Pepper Hot Carolina Reaper 10 Non-GMO, Heirloom Seeds
Carolina Reaper was certified as the world's hottest chili pepper by Guinness World Records on August 11, 2017 (it has fallen to 3 or 4 as of 2024). It's a serious scorcher! The pepper is red and gnarled, often with a bumpy texture and small, pointed scythe-shaped tail at the base of each fruit, hence the name 'reaper'.
The heat rating on these devils is 1,641,183 Scovilles, according to The Guinness Book of World Records, in comparison the spicy habanero is a mere 100,000 Scovilles. The Reaper is harder to grow than most hot pepper seeds. It is very slow germinating and slow growing at first. Touching or whiffing, the fumes from the seeds. can cause burns on hands, face, and any other thing it touches, but it will clear those sinuses.
USE GLOVES, MASK AND SAFETY GOGGLES AT ALL TIMES WHEN WORKING WITH THESE. (I know there are those of you who are hard core and will not use these but you will wish you had. And don't rub your eyes.) Ripe peppers measure 1 to 1 and 1/2 inches wide.
This pepper takes 4 to 6 weeks to start to germinate and about 2 to 3 weeks for all to germinate. It is slow growing at first. When it reaches about 8 inches tall, it will start to grow a lot faster. But it will last several seasons as long as it does not freeze.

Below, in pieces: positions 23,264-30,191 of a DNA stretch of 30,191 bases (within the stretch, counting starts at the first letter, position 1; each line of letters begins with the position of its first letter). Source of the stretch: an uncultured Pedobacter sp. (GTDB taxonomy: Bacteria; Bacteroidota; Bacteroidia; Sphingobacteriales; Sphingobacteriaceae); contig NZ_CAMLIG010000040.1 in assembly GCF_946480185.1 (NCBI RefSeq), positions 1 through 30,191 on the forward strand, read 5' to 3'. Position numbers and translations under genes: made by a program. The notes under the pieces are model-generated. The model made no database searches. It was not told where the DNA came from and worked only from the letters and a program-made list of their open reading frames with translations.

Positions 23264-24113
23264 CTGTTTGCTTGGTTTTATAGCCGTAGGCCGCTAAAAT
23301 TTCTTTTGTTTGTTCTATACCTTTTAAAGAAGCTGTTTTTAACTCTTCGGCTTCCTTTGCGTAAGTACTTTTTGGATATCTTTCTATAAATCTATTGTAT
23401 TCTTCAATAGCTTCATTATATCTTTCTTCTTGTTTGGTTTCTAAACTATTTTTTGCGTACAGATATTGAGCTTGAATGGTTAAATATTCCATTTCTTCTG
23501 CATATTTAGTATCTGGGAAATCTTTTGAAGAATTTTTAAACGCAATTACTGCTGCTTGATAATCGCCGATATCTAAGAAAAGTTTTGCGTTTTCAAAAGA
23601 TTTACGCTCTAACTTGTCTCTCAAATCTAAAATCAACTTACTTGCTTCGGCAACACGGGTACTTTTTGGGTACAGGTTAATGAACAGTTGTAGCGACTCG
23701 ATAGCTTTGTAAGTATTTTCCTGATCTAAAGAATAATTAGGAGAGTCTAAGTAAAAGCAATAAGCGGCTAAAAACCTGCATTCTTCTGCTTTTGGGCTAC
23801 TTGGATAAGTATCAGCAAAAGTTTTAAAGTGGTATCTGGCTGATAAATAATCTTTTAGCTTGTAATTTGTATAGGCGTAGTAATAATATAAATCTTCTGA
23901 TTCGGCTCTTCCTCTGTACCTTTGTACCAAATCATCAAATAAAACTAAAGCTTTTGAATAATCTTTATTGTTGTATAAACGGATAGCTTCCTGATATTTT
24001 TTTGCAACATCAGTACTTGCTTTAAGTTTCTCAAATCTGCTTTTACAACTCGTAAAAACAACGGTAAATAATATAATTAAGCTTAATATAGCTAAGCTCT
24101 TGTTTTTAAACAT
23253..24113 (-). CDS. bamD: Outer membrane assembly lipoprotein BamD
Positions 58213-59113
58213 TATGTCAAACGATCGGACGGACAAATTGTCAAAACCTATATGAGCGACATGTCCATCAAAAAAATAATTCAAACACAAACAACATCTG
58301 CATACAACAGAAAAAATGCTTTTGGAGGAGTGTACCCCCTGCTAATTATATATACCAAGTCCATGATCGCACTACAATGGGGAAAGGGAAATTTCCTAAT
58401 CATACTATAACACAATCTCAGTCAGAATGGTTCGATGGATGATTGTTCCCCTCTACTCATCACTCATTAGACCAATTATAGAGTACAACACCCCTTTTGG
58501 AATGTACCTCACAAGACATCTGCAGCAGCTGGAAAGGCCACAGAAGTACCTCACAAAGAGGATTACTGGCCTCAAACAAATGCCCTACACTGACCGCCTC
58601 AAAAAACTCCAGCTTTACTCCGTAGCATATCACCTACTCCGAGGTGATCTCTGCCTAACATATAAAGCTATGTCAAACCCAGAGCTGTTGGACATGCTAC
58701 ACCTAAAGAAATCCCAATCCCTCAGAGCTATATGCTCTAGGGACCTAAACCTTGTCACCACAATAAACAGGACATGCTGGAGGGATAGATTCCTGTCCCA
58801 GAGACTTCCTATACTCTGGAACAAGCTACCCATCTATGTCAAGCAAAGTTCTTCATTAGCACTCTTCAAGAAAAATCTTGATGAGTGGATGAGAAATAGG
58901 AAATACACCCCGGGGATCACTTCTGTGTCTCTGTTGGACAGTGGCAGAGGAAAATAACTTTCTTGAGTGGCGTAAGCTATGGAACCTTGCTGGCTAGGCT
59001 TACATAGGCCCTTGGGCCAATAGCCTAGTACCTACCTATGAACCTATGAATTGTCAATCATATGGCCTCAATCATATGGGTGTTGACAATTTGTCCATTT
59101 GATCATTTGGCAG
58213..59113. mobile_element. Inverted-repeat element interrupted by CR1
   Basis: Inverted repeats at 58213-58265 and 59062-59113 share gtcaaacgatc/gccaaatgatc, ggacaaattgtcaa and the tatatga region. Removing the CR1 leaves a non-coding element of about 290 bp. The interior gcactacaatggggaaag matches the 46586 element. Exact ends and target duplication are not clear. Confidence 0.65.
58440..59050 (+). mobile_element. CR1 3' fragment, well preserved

Our Non-GMO seeds are sustainable. Our packaging is environmentally friendly, climate friendly, reusable, and recyclable.
David’s Garden Seeds is a Veteran owned business that has been offering quality seeds since 2009.
David's Garden Seeds® is a member of the GO TEXAN agriculture program.
We cannot possibly put all the directions you need for growing beets in your area on the seed package. We recommend that you read articles or check with other gardeners in your area.
This is an heirloom seed, meaning it has been passed down from generation to generation for at least 75 years. As a rule, heirloom seeds taste better and will grow the same year after year.
These are also open pollinated meaning they will reproduce themselves. While all heirlooms are open pollinated not all open pollinated seeds are heirlooms.
Companion planting is planting seed varieties near each other to benefit one or more of the plants. Some plants benefit each other by attracting beneficial insects, keeping away unwanted bugs. Others aid in pollination. Some plants have working relationships with each other and others have antagonistic (hostile) relationships.
Freshly Packed: These seeds are packed for the current growing season and will provide high germination rates next year as well.
SPECIAL GERMINATING HINT: We have found putting the seeds in a container with a piece of fine sandpaper and shaking will increase the germination rate and speed. In most cases.